Buying a new lawnmower is similar to a new car, although a lot less costly. It’s nice and shiny, and all the parts fit together very tightly. You also can expect it to start very quickly without any hassle, and you hope that you will get many seasons of trouble-free lawn care out of it.
Lawnmowers purchased new will have blades that have been sharpened when the machine was manufactured. The blades on a new lawnmower do not need to. Sharp lawn mower blades are critical to the condition of a well-cut and manicured lawn, and as blades are used, they will become dull.
Although there is no need to sharpen the blades on a new lawnmower, they must be kept sharp. A blade that is not sharp enough “rips” the grass leaf, leaving a jagged edge that invites pests and disease. If a lawnmower blade is sharp enough, the cut of the grass will be cleaner, and the grass will heal faster.
You Don’t Need To Sharpen New Mower Blades
The blades are pre-sharpened to the optimal extent when the lawnmower is manufactured.
These are the only “maintenance” activities you need to do when unboxing your shiny new lawnmower.
- Fit the handles and make sure that the attachments points are correctly aligned.
- That all protective material is removed.
- Tilt the lawnmower and check there is no packaging material securing the blades.
- If it is a four-stroke lawnmower, ensure the oil tank is filled with the correct grade oil.
- Fill the gas tank with correct grade gas.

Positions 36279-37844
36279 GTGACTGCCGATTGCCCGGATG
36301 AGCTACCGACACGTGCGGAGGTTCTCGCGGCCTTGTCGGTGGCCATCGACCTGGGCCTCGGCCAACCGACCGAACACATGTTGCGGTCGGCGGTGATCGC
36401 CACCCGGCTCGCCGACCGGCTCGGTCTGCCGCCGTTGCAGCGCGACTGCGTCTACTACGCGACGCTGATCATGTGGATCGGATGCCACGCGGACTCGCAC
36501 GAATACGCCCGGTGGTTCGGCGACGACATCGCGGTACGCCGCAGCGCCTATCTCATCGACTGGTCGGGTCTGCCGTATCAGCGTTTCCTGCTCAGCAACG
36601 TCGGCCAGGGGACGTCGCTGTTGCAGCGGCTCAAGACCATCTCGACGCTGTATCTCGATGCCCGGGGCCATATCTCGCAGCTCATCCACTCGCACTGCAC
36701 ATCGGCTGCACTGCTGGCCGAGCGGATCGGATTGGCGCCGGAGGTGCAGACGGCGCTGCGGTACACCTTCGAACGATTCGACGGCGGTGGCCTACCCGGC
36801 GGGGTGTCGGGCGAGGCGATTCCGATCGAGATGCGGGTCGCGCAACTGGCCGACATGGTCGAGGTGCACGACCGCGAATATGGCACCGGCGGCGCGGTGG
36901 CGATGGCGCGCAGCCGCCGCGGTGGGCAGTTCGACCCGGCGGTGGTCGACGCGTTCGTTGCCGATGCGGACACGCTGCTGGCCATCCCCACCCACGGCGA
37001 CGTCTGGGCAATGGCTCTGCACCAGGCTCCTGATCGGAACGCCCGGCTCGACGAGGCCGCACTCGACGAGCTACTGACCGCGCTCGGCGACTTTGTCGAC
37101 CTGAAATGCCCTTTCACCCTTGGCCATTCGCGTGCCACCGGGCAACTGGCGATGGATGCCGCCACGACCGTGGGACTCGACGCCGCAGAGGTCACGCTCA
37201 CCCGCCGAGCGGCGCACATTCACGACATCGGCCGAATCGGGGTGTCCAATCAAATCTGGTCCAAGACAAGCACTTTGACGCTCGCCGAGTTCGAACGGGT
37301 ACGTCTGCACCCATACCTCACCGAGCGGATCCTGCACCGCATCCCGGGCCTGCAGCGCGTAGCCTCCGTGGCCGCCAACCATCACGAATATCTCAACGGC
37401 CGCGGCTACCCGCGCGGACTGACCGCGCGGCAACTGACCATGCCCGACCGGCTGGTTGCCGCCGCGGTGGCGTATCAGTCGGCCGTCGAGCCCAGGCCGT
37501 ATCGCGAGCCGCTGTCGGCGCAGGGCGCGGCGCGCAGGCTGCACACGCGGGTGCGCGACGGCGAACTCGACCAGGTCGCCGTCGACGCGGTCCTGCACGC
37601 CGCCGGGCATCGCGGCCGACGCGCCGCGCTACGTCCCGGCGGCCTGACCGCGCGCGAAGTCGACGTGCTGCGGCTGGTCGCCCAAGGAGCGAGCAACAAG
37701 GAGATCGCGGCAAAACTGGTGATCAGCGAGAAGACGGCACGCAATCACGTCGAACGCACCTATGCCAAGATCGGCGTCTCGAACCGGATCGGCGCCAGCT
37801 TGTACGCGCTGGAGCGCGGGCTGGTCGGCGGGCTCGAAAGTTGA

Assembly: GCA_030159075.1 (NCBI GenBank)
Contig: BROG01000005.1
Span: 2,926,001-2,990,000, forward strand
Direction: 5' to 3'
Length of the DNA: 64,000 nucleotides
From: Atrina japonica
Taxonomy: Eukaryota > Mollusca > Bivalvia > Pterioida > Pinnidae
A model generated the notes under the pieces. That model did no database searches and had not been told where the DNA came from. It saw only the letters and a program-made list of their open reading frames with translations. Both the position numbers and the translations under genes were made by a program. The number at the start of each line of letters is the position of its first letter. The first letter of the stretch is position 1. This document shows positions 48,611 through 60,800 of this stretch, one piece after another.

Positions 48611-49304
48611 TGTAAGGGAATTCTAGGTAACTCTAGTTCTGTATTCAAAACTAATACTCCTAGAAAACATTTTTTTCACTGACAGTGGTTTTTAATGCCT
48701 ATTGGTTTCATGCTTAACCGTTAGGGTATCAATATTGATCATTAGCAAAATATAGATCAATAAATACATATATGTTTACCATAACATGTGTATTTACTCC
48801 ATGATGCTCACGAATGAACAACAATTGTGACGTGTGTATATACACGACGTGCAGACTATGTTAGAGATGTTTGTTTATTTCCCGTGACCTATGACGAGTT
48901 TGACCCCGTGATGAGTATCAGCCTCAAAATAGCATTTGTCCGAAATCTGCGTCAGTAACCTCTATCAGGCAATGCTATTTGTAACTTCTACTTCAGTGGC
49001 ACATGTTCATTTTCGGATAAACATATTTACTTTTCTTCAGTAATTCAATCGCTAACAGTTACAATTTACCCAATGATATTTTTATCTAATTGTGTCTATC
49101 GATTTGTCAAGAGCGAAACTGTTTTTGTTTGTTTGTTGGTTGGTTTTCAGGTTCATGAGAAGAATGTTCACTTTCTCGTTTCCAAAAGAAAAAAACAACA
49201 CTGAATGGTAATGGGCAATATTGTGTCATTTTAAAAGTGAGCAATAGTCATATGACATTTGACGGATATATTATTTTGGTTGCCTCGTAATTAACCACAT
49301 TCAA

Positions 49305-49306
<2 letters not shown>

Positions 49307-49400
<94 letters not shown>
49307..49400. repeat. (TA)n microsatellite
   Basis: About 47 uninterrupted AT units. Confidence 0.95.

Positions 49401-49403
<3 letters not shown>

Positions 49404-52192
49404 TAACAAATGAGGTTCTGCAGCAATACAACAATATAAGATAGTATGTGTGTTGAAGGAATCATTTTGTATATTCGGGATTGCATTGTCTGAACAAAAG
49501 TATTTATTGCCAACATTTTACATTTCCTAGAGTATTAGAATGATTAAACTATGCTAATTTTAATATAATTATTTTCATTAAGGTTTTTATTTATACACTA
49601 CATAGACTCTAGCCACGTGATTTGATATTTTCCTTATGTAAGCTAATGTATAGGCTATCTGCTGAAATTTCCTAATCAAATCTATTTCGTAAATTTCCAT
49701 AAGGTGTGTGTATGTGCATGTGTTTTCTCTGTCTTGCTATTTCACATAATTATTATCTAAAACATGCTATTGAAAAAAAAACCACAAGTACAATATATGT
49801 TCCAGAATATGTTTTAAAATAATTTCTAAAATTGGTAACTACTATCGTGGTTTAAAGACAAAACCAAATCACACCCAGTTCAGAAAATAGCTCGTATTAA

- Check that the spark plug follows the manufacturer’s instructions, and it should burst into life.
Why Should Lawnmower Blades Be Kept Sharp?
Mowing the lawn to the correct height and with sufficiently sharp blades is a healthy activity for your property which helps make your grass leaf surface grow thicker. A hormone is contained in the tip of each grass leaf that prevents the grass from growing horizontally and promotes vertical growth.
The grass leaf tips are removed when the lawn is mowed, and the horizontal growth is activated.
It results in the grass spreading more actively and causes the grass to grow thicker near the roots.
If the lawnmower blades are not sharp, they are referred to as dull.
The size of the root systems and length of the grass leaf (blade) needs to be in balance. When balanced, the grass will be healthy and can handle all kinds of stress.
Dull lawn mower blades will not cut the grass cleanly but tear the grass, leaving a frayed, brownish edge vulnerable to disease, and it leaves the grass plant.